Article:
Yes, GR predicts luminal propagation of gravitational waves, by now confirmed in LIGO. Linearized gravity is an adequate approximation to general relativity: the spacetime metric, $g_{ab}$, may be treated as deviating only slightly from a flat metric, $\eta_{ab}$, \begin{equation} g_{ab} = \eta_{ab} + h_{ab},\qquad ||h_{ab}|| \ll 1\;. \end{equation} The resulting Einstein tensor then is $$G_{ab} = R_{ab} - \frac{1}{2}\eta_{ab} R \\ = \frac{1}{2}\left(\partial_c\partial_b {h^c}_a + \partial^c \partial_a h_{bc} - \Box h_{ab} - \partial_a\partial_b h -\eta_{ab}\partial_c\partial^d {h^c}_d + \eta_{ab} \Box h\right)\;.$$

In terms of the trace-reversed perturbation $\bar h_{ab} = h_{ab} - \frac{1}{2}\eta_{ab} h$, this reduces to $$G_{ab} = \frac{1}{2}\left(\partial_c\partial_b {{\bar h}^c}_{\ a} + \partial^c \partial_a \bar h_{bc} - \Box \bar h_{ab} -\eta_{ab} \partial_c\partial^d {{\bar h}^c}_{\ d}\right)\;.$$

In Lorenz gauge, this can be further hacked down to $$G_{ab} = -\frac{1}{2}\Box \bar h_{ab}\;,$$ a relativistic wave equation in vacuum, where Gab vanishes, $$\left (\frac{1}{c^2}\frac{\partial^2}{\partial t^2} - \nabla^2\right ) \bar h_{ab}=0\;.$$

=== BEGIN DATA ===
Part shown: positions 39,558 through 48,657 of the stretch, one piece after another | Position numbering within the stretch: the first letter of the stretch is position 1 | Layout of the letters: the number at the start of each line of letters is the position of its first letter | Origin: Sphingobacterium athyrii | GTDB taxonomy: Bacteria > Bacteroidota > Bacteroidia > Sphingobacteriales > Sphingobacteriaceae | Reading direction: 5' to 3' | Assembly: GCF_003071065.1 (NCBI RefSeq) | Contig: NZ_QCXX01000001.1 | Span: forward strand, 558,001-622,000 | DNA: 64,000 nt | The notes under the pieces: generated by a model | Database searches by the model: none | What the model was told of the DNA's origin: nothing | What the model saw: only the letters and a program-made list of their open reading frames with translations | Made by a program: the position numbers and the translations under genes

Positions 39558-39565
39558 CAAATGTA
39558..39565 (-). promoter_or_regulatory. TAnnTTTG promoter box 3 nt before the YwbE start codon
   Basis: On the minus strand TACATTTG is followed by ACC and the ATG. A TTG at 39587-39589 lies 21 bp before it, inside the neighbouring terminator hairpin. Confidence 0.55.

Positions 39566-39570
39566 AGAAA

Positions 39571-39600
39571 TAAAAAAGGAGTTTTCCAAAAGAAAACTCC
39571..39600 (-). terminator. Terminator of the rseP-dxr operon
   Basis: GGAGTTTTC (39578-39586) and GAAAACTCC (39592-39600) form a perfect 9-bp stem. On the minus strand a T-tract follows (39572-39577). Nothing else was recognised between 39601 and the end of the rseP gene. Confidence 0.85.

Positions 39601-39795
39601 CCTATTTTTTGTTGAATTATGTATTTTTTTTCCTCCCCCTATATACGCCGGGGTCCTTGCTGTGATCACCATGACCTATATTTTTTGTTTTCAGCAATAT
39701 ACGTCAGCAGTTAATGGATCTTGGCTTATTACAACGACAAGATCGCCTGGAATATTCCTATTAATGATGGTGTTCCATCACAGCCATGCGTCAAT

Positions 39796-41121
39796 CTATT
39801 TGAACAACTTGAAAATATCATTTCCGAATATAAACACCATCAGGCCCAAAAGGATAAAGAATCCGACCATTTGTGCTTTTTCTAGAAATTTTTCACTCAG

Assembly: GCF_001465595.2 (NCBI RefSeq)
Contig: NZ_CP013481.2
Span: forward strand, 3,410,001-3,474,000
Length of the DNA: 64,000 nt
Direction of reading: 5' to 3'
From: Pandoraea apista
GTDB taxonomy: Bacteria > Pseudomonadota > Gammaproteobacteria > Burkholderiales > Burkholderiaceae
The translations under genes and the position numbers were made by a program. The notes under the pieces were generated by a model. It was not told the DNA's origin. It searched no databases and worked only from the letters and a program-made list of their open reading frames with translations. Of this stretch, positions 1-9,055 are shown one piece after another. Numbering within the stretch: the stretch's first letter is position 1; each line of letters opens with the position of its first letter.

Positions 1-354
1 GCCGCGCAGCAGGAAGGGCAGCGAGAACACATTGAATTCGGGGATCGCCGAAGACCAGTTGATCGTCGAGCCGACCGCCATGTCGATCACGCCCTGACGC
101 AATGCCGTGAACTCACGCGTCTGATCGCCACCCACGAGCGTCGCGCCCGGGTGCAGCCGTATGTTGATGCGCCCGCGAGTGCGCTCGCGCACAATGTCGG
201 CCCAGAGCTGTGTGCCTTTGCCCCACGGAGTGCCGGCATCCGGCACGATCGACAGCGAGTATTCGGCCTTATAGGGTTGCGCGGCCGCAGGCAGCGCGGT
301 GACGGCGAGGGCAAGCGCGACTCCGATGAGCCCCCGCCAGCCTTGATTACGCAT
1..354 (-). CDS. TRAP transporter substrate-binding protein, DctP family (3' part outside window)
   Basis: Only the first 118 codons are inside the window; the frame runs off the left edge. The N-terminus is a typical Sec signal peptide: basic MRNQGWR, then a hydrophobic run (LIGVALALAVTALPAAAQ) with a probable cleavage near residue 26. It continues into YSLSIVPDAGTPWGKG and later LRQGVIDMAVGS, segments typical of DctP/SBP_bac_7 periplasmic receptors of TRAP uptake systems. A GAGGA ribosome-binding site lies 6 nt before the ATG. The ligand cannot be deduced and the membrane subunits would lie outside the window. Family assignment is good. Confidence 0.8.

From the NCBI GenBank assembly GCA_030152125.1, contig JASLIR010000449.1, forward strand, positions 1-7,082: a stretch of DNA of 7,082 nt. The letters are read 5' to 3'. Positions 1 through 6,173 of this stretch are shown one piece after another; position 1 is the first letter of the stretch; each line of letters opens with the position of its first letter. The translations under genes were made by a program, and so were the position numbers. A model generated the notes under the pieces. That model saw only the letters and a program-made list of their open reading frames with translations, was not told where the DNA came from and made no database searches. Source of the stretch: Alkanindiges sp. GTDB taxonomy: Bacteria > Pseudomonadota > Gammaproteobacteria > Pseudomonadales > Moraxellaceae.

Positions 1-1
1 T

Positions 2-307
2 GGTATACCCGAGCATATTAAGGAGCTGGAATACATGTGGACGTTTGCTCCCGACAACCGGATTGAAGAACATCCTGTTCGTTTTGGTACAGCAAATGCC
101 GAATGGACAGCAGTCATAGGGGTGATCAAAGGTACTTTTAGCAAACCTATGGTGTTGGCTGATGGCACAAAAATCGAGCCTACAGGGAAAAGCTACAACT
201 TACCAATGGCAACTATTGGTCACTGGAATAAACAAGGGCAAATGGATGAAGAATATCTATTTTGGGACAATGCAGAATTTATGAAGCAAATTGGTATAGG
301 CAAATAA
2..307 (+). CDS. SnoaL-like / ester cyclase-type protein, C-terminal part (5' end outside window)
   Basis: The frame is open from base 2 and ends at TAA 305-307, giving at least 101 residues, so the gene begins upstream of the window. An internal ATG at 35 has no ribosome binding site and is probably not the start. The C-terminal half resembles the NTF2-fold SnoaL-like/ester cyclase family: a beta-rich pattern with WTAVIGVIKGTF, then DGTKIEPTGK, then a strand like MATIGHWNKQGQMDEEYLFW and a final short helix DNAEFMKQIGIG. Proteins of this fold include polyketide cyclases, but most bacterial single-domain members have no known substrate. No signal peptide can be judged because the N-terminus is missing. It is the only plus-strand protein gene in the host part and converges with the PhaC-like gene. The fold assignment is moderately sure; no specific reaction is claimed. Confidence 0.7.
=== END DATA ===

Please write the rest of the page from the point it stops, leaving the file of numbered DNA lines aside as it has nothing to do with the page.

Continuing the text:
So this disturbance (gravitational wave) travels with the speed of light. Upon quantization, you can easily see that its quantum excitation, the graviton, is massless, and also travels with the speed of light, like all massless particles.

Note that the scale of gravity, Newton's constant G , or, equivalently, the Planck mass only enter in the coupling of this wave or particle to matter (and energy) and not in its free propagation in space, in this weak field regime, so it decouples here.

• Could you explain how you deduced from the last equation that this disturbance travels with the speed of light? Is it just because we could solve to find a propagating wave with speed $1=c$? – Dwagg Dec 16 '17 at 2:16
• The d'alambertian is defined as $\Box=\frac{1}{c^2}\partial_t^2-\partial_{x_i}^2$ (this is for a flat metric, but here it holds at the order of the perturbation). As you can see this is clearly a wave equation that travels at speed $c$. – Frotaur Dec 16 '17 at 2:21
• maybe you could put the definition of the d'alambertian in the main body ? – anna v Dec 16 '17 at 15:31